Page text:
This week, you’ll learn about the different types of diabetes and the effects of diabetes medications on patients. Additionally, you evaluate alternative diabetes management strategies such as alternative drug treatments and patient education.

Reference: National Institutes of Health. (n. d.). National Institute of Diabetes and Digestive and Kidney Disorders. Endocrine diseases. Retrieved July 3, 2019 from https://www.niddk.nih.gov/health-information/endocrine-diseases

Learning Objectives

Students will:

  • Differentiate types of diabetes
  • Evaluate the impact of diabetes drugs on patients
  • Evaluate alternative drug treatments and patient education strategies for diabetes management

Learning Resources

Required Readings (click to expand/reduce)

Rosenthal, L. D., & Burchum, J. R. (2021). Lehne’s pharmacotherapeutics for advanced practice nurses and physician assistants (2nd ed.) St. Louis, MO: Elsevier.

  • Chapter 48, “Drugs for Diabetes Mellitus” (pp. 397–415)
  • Chapter 49, “Drugs for Thyroid Disorders” (pp. 416–424)
Required Media (click to expand/reduce)

Speed Pharmacology. (2017). Drugs for Diabetes (Made Easy) [Video]. https://www.youtube.com/watch?v=LWDQyaKVols&t=79s
Note:
This media program is approximately 17 minutes.


Discussion: Diabetes and Drug Treatments

Photo Credit: [Mark Hatfield]/[iStock / Getty Images Plus]/Getty Images

Each year, 1.5 million Americans are diagnosed with diabetes (American Diabetes Association, 2019). If left untreated, diabetic patients are at risk for several alterations, including heart disease, stroke, kidney failure, neuropathy, and blindness. There are various methods for treating diabetes, many of which include some form of drug therapy. The type of diabetes as well as the patient’s behavior factors will impact treatment recommendations.

For this Discussion, you compare types of diabetes, including drug treatments for type 1, type 2, gestational, and juvenile diabetes.

Reference: American Diabetes Association. (2019). Statistics about diabetes. Retrieved from http://diabetes.org/diabetes-basics/statistics/

To Prepare
  • Review the Resources for this module and reflect on differences between types of diabetes, including type 1, type 2, gestational, and juvenile diabetes.
  • Select one type of diabetes to focus on for this Discussion.
  • Consider one type of drug used to treat the type of diabetes you selected, including proper preparation and administration of this drug. Then, reflect on dietary considerations related to treatment.
  • Think about the short-term and long-term impact of the diabetes you selected on patients, including effects of drug treatments.
By Day 3 of Week 5

Post a brief explanation of the differences between the types of diabetes, including type 1, type 2, gestational, and juvenile diabetes. Describe one type of drug used to treat the type of diabetes you selected, including proper preparation and administration of this drug. Be sure to include dietary considerations related to treatment. Then, explain the short-term and long-term impact of this type of diabetes on patients. including effects of drug treatments. Be specific and provide examples.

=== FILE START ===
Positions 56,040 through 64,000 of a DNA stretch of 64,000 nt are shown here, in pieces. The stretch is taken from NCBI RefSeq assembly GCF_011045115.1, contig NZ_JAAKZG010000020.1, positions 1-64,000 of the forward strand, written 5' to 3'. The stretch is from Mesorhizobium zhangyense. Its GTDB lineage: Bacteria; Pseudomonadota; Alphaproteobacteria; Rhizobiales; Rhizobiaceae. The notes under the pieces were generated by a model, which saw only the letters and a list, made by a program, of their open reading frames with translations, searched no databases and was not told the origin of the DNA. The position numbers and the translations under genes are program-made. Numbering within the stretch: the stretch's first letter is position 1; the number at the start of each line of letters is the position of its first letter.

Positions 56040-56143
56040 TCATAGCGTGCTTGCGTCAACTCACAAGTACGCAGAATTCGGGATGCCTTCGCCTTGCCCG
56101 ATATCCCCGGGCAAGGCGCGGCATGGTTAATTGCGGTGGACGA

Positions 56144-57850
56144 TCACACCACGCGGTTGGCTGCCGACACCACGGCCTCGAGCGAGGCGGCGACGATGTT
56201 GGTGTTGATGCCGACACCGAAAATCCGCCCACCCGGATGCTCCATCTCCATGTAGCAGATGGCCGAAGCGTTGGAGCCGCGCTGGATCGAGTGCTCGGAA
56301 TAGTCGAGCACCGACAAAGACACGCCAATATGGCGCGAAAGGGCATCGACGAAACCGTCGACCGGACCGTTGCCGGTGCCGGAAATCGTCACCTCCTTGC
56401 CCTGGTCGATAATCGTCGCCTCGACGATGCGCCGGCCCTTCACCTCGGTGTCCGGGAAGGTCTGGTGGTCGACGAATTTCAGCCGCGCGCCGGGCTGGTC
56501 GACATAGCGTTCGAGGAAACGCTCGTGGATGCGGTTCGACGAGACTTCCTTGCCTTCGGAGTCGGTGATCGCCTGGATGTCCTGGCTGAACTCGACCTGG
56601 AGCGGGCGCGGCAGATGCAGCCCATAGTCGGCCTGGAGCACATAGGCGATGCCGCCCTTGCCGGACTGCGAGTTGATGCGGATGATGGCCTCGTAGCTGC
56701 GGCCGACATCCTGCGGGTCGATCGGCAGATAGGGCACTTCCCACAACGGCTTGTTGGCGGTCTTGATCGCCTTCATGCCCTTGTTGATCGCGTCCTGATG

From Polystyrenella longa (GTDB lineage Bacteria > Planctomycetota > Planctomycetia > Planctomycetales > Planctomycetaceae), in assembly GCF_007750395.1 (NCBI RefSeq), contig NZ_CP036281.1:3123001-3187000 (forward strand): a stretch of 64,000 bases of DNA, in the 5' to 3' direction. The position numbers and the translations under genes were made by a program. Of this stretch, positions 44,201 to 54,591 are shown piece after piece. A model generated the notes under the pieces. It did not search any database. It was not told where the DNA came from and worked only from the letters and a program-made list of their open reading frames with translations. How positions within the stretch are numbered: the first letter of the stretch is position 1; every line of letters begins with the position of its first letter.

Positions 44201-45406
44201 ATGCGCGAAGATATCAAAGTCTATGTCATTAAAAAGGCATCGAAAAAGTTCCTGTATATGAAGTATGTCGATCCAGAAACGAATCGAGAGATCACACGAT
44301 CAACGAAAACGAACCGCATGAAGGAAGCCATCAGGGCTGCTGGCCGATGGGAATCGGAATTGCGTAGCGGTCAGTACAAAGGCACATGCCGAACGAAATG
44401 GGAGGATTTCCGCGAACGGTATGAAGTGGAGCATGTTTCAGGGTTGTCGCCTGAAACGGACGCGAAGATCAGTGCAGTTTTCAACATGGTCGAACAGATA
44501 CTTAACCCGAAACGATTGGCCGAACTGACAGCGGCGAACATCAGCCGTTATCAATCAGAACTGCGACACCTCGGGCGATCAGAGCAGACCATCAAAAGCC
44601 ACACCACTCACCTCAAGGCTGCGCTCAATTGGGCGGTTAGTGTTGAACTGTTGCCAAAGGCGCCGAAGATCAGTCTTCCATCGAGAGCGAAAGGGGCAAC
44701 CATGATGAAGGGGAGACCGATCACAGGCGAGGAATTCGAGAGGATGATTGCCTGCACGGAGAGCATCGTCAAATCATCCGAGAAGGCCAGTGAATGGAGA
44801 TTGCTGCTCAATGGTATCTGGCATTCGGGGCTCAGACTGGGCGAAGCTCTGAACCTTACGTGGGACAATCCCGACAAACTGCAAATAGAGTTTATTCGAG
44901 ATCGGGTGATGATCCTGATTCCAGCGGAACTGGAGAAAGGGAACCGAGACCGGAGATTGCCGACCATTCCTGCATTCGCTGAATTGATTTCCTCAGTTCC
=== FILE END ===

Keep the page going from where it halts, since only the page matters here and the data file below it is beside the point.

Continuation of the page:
By Day 6 of Week 5

Read a selection of your colleagues’ responses and respond to at least two of your colleagues on two different days who selected a different type of diabetes than you did. Provide recommendations for alternative drug treatments and patient education strategies for treatment and management.

Note: For this Discussion, you are required to complete your initial post before you will be able to view and respond to your colleagues’ postings. Begin by clicking on the “Post to Discussion Question” link, and then select “Create Thread” to complete your initial post. Remember, once you click on Submit, you cannot delete or edit your own posts, and you cannot post anonymously. Please check your post carefully before clicking on Submit!

Submission and Grading Information

Grading Criteria

To access your rubric:

Week 5 Discussion Rubric

Post by Day 3 of Week 5 and Respond by Day 6 of Week 5

To Participate in this Discussion:

Week 5 Discussion


What’s Coming Up in Module 5?

Photo Credit: [BrianAJackson]/[iStock / Getty Images Plus]/Getty Images

In the next module, you will examine diagnoses for patients with neurologic and musculoskeletal disorders, and you will complete your Midterm Exam.

Looking Ahead: Midterm Exam

Please review the Resources and content in the previous modules in preparation for your Midterm Exam in Module 5.

Next Week

Gestational Diabetes Doud.S Main post

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Main Post Doud.S

Diabetes Management

Types of Diabetes

Diabetes is commonly thought to be related to eating too many sweets and to be managed by avoiding sweets, but since the condition

is an issue of carbohydrate metabolism it is much more involved than managing sugary food intake. Each type of diabetes has the sign of sustained hyperglycemia without treatment, but the process and treatment of Type 1, Type 2, gestational and other causes of diabetes has some variance and particular considerations for treatment (Burchum, 2017). According to the American Diabetes Association (ADA) (2019), a basic breakdown of differences are as follows

NURS 6521 Discussion Diabetes and Drug Treatments Walden

NURS 6521 Discussion Diabetes and Drug Treatments Walden

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  • Type 1 diabetes is characterized by beta cell destruction in an autoimmune response resulting in the body’s ability to produce little to no insulin. (Known previously as juvenile diabetes.)
  • Type 2 diabetes is characterized by a decrease in the beta cell secretion of insulin and increased resistance to insulin.